The Member of Parliament for Ablekuma South, Alfred Okoe Vanderpuije has appealed to the government to as a matter of urgency, make potable water available to his constituents.
He said such a measure has become imperative in view of the outbreak of the COVID-19 in the country with one of the key preventive measures being the frequent washing of hands under running water.
Mr Vanderpuije made the appeal in Parliament yesterday to draw attention to the plight of his constituents for government’s quick intervention.
He said for over four months now water has not been flowing through the taps with the constituents having to travel long distances for their water needs.
“However, with the emergence of the virus, my supply of water through tankers is not enough to alleviate the suffering of the people,” he said.
He also asked government to ensure supply of hand sanitisers for free distribution to Ghanaians across the country since it was obvious that many could not afford the current price and had thus resorted to unprescribed means of sanitising their hands.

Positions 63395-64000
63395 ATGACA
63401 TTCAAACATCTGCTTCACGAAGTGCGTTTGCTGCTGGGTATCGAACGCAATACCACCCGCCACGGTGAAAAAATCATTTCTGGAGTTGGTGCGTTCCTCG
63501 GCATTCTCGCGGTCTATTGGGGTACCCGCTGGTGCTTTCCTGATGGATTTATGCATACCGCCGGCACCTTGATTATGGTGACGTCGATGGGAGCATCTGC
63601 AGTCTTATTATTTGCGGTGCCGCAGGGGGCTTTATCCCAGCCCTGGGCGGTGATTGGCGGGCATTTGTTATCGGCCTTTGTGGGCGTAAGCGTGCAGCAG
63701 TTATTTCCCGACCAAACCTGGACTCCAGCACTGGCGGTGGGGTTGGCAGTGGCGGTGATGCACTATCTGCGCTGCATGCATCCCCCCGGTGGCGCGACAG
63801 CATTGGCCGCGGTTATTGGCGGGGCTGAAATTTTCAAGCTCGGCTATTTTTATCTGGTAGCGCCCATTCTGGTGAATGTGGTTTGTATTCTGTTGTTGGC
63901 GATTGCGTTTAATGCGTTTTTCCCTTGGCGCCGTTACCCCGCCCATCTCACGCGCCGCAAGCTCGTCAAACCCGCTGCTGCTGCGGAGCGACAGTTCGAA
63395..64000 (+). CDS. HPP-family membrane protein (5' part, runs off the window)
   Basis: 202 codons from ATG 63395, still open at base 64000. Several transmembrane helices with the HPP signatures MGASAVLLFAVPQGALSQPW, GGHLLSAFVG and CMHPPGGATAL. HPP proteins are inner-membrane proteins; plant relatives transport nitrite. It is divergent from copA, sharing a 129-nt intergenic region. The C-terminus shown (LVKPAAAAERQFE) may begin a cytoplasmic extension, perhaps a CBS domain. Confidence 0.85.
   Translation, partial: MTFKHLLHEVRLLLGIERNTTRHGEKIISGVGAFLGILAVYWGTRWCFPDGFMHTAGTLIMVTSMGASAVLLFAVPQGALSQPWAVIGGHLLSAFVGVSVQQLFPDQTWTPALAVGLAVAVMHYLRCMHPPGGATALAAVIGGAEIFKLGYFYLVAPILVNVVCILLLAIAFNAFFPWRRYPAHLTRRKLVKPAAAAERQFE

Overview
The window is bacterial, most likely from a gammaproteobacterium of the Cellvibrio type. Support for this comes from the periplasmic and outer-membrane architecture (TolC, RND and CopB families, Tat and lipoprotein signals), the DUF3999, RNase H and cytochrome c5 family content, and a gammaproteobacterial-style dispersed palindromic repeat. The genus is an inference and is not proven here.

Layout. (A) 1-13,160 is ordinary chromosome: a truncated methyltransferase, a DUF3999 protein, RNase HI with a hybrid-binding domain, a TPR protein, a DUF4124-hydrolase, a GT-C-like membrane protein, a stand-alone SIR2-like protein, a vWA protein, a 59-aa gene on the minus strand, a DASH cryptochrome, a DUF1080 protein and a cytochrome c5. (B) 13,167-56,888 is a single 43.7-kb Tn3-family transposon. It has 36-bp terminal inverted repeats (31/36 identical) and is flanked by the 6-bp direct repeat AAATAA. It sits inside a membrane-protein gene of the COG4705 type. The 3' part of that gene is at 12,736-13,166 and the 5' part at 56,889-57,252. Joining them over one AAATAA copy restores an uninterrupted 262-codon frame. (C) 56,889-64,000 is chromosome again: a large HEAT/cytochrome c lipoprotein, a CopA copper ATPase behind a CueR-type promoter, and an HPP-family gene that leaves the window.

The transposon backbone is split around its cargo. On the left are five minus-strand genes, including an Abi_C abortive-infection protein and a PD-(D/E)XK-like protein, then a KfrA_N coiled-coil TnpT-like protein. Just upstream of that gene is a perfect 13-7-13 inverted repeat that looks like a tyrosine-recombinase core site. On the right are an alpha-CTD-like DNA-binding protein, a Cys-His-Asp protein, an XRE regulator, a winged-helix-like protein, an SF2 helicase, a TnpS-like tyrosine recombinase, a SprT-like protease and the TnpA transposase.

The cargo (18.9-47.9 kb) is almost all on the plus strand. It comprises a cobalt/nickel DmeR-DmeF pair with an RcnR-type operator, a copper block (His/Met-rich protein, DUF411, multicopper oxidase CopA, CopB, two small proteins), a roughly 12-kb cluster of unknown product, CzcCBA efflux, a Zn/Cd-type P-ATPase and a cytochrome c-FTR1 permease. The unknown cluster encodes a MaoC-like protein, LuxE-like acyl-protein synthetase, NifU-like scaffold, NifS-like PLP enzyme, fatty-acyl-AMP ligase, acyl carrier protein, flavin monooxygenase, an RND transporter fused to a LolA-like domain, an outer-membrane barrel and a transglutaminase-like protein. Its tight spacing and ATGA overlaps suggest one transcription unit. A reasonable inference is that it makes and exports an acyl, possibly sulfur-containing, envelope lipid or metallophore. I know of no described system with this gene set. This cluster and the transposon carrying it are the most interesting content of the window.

Mr Vanderpuije was of the opinion that if government could take the responsibility of supplying the sanitisers for free, it could go a long way to improve personal hygiene thereby helping to halt the spread of the virus.
He commended the government for taking the important step of disinfecting the markets in the Greater Accra Region, adding that, such measures should be taken at the markets more often to make the markets more convenient without germs and pests.
Mr Vanderpuije appealed to the government to heed to the call for a lockdown and mass testing as a way of identifying victims who have the virus to undergo supervisory treatment.
However, Ambrose Dery, Minister for Interior was emphatic that the lockdown was the least amongst the government priorities in bringing the virus under control in the country.
He said already, all the entry points into the country have been closed with new arrivals being quarantined; therefore the basic practice to observe to avoid getting the virus has been spelt out in Ghana Health Service guidelines.
Mr Dery said, a quarantine would not be necessary if people avoid going to places which were not a priority and therefore urgent, saying, “Just stay at home and observe personal hygiene and there would be no need for a quarantine.
BY LAWRENCE MARKWEI